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Monday, November 15, 2010

"Republicans, Democrats, the Fed and QE2"

Jeff Frankel says conservative economists should learn "some insufficiently understood history" before expressing worries about Democrats and monetary policy:

The Pot Again Calls the Kettle Red: Republicans, Democrats, the Fed and QE2, by Jeff Frankel : Some conservatives are attacking current monetary policy as being too expansionary, as likely to lead to excessive inflation and debauchment of the currency. The Weekly Standard is promoting a critical letter to Fed Chairman Ben Bernanke signed by a list of conservatives, most of whom are well-known Republican economists. Apparently they are taking out newspaper ads tomorrow. If the National Journal and Wall Street Journal are right that the Republicans are trying to stake out a position that Democrats are pursuing inflationary monetary policy, they are on very shaky ground.

I will leave it to others to make the most important point, how low is the risk of excessive inflation now compared to the risk of alarming Japan-style deflation, with the economy having only begun to recover from its nadir of early 2009. Or to acknowledge that QE2 — the Fed’s new round of monetary easing — is only a second best policy response to high unemployment. (Fiscal policy would be much more likely to succeed at this task, if it were not for the constraints in Congress.)

I will, rather, respond to the partisan content of the National Journal’s question by pointing out some insufficiently understood history:

  1. Republican President Nixon successfully pushed Fed Chairman Arthur Burns into an excessively easy monetary policy in the early 1970s — leading to high inflation which the White House tried to address with wage-price controls. Nixon, of course, also devalued the dollar, and took it off gold, thereby ending the Bretton Woods system.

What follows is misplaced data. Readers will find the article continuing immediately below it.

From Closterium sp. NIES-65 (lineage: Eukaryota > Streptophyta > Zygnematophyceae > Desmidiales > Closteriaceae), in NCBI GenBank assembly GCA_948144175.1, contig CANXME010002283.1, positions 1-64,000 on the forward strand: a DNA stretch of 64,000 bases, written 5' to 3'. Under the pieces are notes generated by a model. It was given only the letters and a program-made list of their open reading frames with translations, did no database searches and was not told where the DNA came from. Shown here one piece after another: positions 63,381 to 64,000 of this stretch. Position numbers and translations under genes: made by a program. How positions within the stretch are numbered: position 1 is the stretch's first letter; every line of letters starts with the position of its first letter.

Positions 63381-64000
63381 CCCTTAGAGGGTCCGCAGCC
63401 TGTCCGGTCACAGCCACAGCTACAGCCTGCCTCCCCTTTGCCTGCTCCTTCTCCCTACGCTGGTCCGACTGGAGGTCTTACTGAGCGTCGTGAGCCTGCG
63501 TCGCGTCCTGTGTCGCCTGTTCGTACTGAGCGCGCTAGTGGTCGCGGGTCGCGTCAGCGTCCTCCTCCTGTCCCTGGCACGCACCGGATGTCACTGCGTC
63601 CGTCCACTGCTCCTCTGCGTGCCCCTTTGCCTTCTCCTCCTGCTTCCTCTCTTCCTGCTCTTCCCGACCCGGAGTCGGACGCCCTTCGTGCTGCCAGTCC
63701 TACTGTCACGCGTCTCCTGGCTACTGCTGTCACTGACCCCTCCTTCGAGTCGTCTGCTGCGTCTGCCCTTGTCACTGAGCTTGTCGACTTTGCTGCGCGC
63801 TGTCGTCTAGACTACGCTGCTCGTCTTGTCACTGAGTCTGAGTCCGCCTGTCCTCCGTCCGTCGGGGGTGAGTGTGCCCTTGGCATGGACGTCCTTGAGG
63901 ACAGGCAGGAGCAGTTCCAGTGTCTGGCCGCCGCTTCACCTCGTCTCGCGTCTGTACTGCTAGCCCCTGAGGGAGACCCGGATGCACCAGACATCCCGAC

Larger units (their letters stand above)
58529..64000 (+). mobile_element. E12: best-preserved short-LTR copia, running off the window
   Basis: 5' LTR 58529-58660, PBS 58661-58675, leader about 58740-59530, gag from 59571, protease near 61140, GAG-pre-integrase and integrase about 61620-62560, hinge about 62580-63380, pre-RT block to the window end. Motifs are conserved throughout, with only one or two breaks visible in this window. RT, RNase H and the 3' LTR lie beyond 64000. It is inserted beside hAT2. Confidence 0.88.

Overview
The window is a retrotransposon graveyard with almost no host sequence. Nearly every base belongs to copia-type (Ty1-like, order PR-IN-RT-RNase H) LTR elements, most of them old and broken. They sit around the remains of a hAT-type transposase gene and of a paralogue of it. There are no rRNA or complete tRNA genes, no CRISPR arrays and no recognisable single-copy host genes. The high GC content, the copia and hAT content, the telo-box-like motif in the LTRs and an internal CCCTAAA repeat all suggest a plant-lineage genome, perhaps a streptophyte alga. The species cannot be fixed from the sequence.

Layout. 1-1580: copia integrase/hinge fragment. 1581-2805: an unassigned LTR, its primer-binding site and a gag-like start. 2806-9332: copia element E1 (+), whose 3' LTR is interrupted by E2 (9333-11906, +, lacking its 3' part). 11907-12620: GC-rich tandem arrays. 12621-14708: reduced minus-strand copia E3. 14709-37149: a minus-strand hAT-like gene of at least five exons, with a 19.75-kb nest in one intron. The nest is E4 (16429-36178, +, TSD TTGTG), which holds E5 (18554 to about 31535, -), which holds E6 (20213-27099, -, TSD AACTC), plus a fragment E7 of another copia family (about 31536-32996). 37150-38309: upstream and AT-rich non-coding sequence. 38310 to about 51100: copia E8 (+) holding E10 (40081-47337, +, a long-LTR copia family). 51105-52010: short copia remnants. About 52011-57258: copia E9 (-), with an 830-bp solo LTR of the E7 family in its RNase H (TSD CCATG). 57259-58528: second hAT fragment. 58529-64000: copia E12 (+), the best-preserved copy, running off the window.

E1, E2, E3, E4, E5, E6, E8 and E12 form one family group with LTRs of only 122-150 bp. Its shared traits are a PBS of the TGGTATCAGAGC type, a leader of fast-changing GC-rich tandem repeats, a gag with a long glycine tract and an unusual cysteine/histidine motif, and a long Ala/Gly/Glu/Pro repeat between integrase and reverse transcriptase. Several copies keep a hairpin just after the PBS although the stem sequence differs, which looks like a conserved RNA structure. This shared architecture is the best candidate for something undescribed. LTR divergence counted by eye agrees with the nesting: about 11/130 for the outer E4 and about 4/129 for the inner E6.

2. Republican Presidents Ronald Reagan and George H.W. Bush repeatedly tried to push Fed Chairmen Paul Volcker and Alan Greenspan into easier monetary policy. This is documented in Bob Woodward’s 2000 book Maestro. The White House succeeded in making life unpleasant enough for inflation-slayer Volcker that he eventually asked not to be reappointed, prompting James Baker to exult “We got the son of a bitch!” (p.24).
  3. Democratic Presidents Jimmy Carter and Bill Clinton are the two presidents who have refrained from pushing their Fed Chairmen (Volcker and Greenspan, respectively) into easier monetary policy.
  4. Under Republican President G.W.Bush, monetary policy once again became excessively easy, during 2003-06, contributing substantially to the housing bubble and subsequent crash.

...Perhaps such accusations will strike some who don’t pay close attention as superficially plausible, even after all these years. But they nonetheless fly in the face of history. Another case of the pot calling the kettle “red.” Yes, I know, the usual saying is about the color black. But red is the color of deficits, overheating, … and Republicans.

I document this history in “Responding to Crises,” Cato Journal 27, 2007.

    Posted by on Monday, November 15, 2010 at 09:50 AM in Economics, Inflation, Monetary Policy | Permalink  Comments (36)


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